Even if you don’t think you’re actually selling anything yet. If you have a blog, you absolutely are selling something. If you have to ask what it is, then right there is your entry point of the journey.
By the way, when you can answer this particular question, you’ve just defined your brand. Everything you do to and on your blog from that point forward is done in context to it.
Who is your target reader?
Basic Marketing 101 here. Always remember, your blog isn’t about you (unless it is about you by strategic intention), it’s about the reader. Their needs, their interests, their fears, their dreams, their problems.
Figure this out. Don’t guess. Ask them.
What will make a visitor come back for more?
The aforementioned U.S.P. is an inward-facing element of analysis. Like the décor and menu of a restaurant.
What matters, even more essentially, is what’s in it for the reader.
People don’t come to my website because of my novels, they come because of their own novels.
One word: value. Dress it up with a killer U.S.P. and you’ve got a winner.
Are you evolving your blogger skill-set alongside the evolution of your content?
So much to learn, so little time.
If you come from the technical side of the proposition, begin to study the craft of writing and the art of marketing.
If you’re an old ad agency hack, welcome to the wild and mysterious world of all thing digital here in blogland. Learn to speak that language (you’re on the right website for that, by the way.)
When you can carry both flags, all limitations fall away.
Does your blog have a voice?
This is Writing 101. Three words: practice, practice, practice.
Three more words: read, read, read.
When you combine the two within a proactive intention to improve your writing and arrive at a voice that is both compelling and comfortable, your brand will thank you for it.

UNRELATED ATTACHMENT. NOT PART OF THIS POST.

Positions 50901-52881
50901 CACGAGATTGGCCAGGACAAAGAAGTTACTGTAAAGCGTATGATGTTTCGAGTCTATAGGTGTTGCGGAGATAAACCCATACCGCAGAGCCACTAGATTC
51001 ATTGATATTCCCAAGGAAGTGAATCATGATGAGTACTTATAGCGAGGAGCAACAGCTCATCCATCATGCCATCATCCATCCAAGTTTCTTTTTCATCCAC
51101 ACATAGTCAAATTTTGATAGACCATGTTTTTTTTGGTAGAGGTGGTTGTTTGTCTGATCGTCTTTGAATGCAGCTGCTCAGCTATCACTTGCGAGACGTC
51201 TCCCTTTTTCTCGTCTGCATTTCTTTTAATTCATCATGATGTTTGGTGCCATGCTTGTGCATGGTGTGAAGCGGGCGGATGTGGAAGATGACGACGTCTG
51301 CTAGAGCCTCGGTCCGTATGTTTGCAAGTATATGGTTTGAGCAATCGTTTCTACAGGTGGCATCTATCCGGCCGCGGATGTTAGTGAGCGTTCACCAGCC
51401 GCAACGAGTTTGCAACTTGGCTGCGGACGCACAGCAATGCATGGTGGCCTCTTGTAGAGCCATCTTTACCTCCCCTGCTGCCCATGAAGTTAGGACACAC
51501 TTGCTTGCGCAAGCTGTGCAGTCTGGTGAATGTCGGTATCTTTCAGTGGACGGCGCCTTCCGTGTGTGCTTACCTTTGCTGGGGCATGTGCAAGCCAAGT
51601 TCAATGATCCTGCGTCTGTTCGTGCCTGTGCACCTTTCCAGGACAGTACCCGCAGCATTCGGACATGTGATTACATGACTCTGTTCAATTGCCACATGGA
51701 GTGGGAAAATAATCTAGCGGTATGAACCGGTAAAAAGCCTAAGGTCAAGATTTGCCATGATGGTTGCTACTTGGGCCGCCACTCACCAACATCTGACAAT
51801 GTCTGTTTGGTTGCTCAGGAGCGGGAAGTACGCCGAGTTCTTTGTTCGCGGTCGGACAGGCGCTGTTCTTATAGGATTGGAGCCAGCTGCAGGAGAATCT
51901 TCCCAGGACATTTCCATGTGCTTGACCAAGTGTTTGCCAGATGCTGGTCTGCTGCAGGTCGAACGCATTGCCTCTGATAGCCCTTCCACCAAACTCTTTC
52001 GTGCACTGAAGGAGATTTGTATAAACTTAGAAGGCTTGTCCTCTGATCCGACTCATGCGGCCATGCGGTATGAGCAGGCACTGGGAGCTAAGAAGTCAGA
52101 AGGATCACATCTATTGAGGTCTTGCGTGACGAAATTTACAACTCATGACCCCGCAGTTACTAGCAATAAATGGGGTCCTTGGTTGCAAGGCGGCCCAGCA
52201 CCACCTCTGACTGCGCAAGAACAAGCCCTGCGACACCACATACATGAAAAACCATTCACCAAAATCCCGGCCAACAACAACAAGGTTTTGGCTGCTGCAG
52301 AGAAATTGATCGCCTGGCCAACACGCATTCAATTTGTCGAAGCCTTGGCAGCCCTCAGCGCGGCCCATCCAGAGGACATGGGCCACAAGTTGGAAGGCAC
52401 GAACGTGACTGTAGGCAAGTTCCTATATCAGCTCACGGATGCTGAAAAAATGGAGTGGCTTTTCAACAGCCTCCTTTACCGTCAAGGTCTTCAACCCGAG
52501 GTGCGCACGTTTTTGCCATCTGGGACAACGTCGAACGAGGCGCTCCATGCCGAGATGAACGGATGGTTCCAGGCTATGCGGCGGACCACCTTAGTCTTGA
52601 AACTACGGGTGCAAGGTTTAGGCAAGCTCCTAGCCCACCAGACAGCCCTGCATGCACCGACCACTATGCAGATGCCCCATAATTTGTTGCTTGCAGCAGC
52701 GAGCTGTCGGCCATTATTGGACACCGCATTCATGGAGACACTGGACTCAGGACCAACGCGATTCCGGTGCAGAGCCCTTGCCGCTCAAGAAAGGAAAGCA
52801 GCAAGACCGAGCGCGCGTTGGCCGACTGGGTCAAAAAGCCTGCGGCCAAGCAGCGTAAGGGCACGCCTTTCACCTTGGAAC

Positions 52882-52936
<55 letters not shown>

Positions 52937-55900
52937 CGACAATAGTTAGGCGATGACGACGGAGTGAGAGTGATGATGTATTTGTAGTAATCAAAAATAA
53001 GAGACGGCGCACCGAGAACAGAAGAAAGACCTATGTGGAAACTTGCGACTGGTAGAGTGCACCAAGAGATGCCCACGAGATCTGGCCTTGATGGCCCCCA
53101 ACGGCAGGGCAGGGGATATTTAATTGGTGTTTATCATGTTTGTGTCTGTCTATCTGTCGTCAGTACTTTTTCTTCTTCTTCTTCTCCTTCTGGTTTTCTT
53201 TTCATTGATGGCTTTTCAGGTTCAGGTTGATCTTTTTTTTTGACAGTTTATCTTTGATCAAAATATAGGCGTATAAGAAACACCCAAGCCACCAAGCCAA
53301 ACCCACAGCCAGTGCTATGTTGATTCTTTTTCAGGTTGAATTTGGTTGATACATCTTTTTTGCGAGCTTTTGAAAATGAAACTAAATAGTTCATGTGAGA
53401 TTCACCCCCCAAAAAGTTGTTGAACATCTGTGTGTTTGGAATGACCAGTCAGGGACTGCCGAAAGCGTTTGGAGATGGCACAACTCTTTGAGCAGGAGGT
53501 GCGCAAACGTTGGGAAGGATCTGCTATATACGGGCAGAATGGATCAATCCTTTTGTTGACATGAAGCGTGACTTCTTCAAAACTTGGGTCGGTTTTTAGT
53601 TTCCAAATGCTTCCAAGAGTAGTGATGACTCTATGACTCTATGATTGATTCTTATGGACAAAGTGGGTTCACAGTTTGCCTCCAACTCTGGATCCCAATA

Your voice is the personality of your blog. Without one, just like it was back in school, you will have no friends.
What is your plan for keeping it fresh?
It’s easy at first. You have so much to say, so much to cover.
But soon – perhaps sooner than you think – the blank page will mock you.
The solution is to plan the evolution of your blog. View your content as a college curriculum, with each ensuing scholastic year building on the prior.
Toss in the unexpected once in a while. Go against the grain. Import some guest blogs. Become a commentator once in a while instead of a mentor.
Blogging is like marriage. Sometimes you need a little variety to keep the other half from straying too far from home.
Besides you, who cares, and why?
In answering these questions it’s easy to become microcosmic. Step back from the intricacies of your blogging business plan to ask yourself this simple and potentially terrifying question.
Then be honest about the answer. Growth is, by definition, an exercise in self-honesty. It may hurt, but only for a while.
Ten questions, a thousand possible answers.
Food for thought as we launch into the new blogging year. Chew carefully, and relish the taste.
Just make sure that what you swallow will be good for you.